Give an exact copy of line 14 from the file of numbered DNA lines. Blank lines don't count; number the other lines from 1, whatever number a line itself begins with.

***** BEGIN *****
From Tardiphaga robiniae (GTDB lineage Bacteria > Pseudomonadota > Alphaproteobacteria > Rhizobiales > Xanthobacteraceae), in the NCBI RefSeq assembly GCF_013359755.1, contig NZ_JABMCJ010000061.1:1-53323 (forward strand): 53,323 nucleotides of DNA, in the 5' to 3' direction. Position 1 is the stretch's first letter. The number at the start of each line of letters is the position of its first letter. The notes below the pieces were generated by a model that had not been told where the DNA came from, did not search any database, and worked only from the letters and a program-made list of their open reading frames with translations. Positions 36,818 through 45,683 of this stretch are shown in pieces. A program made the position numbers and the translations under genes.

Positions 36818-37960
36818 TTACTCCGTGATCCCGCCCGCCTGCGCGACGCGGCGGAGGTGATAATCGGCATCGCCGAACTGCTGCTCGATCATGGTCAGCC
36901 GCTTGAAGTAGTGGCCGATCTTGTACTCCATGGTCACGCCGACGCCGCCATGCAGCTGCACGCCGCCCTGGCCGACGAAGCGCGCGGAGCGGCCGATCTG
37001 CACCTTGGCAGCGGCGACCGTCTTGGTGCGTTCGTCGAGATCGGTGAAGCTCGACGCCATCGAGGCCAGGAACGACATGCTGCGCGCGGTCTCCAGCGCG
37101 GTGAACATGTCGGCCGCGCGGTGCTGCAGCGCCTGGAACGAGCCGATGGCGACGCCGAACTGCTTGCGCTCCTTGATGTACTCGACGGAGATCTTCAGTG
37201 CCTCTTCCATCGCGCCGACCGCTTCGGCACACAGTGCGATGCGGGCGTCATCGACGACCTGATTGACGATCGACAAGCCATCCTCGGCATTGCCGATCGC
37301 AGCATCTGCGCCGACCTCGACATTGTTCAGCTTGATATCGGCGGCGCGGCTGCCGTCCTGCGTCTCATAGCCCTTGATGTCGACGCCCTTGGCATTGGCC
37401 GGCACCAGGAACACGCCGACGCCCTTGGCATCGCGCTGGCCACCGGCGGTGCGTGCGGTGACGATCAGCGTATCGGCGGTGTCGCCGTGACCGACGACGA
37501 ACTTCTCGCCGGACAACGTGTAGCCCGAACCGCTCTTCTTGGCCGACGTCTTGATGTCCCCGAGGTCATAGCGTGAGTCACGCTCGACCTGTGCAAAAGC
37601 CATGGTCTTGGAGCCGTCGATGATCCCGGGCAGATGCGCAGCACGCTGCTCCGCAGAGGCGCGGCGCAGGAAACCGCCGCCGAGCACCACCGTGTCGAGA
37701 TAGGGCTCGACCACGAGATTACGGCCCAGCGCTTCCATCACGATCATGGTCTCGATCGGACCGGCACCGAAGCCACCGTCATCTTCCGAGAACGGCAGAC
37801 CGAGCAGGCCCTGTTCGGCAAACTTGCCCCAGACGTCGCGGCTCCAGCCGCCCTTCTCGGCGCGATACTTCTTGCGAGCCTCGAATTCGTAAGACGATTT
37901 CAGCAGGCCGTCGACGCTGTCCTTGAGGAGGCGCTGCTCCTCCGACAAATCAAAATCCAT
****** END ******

37901 CAGCAGGCCGTCGACGCTGTCCTTGAGGAGGCGCTGCTCCTCCGACAAATCAAAATCCAT